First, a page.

“Me write an article about orgasms? You must be kidding,” you might have heard me exclaim incredulously some years ago, “No, not me! I’m not an expert and I don’t have the nerve!”
But things change as you grow older. In the past year, I have written an article not only about orgasms, but also one on the vulva and another on the bowels. On none of them am I an expert, but I realised I had relevant things to say.
And on none of them do I feel any embarrassment at having done so.
I have said it many times and I will say it again. I like being old. I like it so much that I even wrote a book about it.
There are many things I like about this life stage, but there is one jewel in the crown. For those of us who weren’t clever enough to discover it earlier – it is the wonderful sense of freedom from all the unspoken rules by which we otherwise lived.
I don’t know why it takes until you are in your later years to come to this conclusion, but I note that it does.
Many people say so. Especially women.
The common cliché is that we want to grow old disgracefully. Well, yes and no. A few people actually do – they take to drink or drugs or rock and roll.
But most of us simply make little changes to the way we lead our lives that give us pleasure or reduce the pain. We feel freer. We do what we want.
What a relief!
These changes are not disgraceful, at least to my mind, in any meaningful sense. They just mean we express ourselves more truthfully. Some friends or acquaintances may be embarrassed, but in most cases, they wouldn’t even notice.
Let me give a few examples.
The social rules by which we tend to live are not stated anywhere at all, but we tend to follow them almost as if they were.
You may have always felt uncomfortable at parties, but nonetheless, when your good friend invited you to her party, you went. Not only that, you may have bought a special dress, perhaps even shoes, that you didn’t really want.
And you turned up at the allotted time with a smile. Even worse, you stayed until it was a suitable time to leave.
Older people increasingly say, “The heck with that!” My friend will perfectly well understand that I don’t like parties and, while she may miss my presence, she will accept that I am uncomfortable there.
Your partner may go or not, as he (or she) wishes. You stay home with a glass of wine and a good book. You are free.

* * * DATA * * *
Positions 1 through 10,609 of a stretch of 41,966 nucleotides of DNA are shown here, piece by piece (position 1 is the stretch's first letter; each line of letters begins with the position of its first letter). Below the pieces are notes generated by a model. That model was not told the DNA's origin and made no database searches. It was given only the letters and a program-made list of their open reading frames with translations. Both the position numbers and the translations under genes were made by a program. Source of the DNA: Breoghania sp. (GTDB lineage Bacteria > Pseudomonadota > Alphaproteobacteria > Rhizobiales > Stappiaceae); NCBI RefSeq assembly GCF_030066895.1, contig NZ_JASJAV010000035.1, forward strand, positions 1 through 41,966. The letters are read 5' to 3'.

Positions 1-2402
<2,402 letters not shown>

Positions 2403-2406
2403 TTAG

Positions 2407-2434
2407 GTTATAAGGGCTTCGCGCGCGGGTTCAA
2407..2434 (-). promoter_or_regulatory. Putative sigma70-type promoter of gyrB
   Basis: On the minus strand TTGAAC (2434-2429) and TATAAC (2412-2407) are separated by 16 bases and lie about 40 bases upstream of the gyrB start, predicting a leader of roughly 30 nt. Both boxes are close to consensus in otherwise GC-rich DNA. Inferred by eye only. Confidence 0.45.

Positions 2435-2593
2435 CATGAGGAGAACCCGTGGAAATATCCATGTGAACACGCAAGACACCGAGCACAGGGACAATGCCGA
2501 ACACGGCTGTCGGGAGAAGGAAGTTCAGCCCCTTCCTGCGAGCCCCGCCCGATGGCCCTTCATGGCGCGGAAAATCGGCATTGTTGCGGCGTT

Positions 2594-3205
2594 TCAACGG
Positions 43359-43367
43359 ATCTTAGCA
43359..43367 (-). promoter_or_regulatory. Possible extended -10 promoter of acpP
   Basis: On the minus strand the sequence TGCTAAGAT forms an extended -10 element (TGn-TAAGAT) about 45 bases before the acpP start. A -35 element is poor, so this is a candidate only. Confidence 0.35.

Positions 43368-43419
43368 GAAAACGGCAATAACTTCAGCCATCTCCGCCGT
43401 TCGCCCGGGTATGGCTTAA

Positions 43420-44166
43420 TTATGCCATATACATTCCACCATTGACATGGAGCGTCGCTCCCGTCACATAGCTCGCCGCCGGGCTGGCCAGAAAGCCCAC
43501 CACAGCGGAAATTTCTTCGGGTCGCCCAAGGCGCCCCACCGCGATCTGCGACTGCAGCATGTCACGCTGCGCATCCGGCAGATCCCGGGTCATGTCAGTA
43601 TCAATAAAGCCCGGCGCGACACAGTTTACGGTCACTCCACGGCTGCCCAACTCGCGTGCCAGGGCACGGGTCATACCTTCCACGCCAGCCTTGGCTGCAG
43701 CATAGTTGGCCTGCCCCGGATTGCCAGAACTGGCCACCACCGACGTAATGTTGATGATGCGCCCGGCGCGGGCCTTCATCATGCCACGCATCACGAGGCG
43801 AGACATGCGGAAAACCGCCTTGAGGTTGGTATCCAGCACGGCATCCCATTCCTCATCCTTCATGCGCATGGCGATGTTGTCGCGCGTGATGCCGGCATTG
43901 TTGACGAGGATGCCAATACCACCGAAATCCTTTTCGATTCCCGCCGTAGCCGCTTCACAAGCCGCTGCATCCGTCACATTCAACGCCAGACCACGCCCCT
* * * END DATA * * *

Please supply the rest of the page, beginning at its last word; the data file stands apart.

Or perhaps you never liked the same sort of movies as your spouse but went along to be sociable – and vice versa. As you grow older, you are more likely to say you will go to what movie you like by yourself, and he/she can choose his own.
What does it matter if you don’t go as a pair? You both get what you like and go when you want. You are free.
The same is true for how we present ourselves. People want to look ‘smart’ or ‘casual’ or whatever the occasion calls for.
Some go to a lot of trouble. I am told that mothers even think about what to wear at the school gates, although I must admit the thought never crossed my mind.
Now is the time to do what you like. Buy that supposedly unsuitable leather jacket. Or take to wearing a hat if you always wanted to. Or short skirts.
It’s completely up to you.
Personally, I belong to the blue jeans and tee-shirt brigade. I haven’t touched a lipstick in 50 or so years. If anything, I have probably grown more shabby.
That’s me – it doesn’t have to be you.
Many of us are told from day one not to talk to anyone we don’t know and, although important advice for small children, it remains the social norm in many places.
I am a sociable sort wherever I am – and I increasingly talk to complete strangers – at the bus stop, in the supermarket queue or even in the street. Unfortunately, much less during the Covid period, if only because it was hard to make personal contact through two masks.
I even used to sell the occasional book to complete strangers in the street, to the utter embarrassment of my family. But what does it matter? No one had to buy.
None of these particular examples are of any great importance in themselves, but they are indicators of a broader state of mind.
At some point, we older people feel a sense of liberty to say what we think and do what we wish. Some younger people do, too, but the tendency grows with age.
Often, our decisions are perfectly normal within anyone’s set of unwritten rules, but sometimes they are not.
This freedom is nothing dramatic. We have not been let out of jail or suddenly found ourselves with enough to eat when we lacked it before.
But small unspoken changes are nonetheless important to us.
They offer a wonderful new lease on life.
Have you found your freedom in your 60s? Do you find yourself making decisions you would never have done before? Do you say what you think more often than before? If so, how does it feel to you?
Tags Getting Older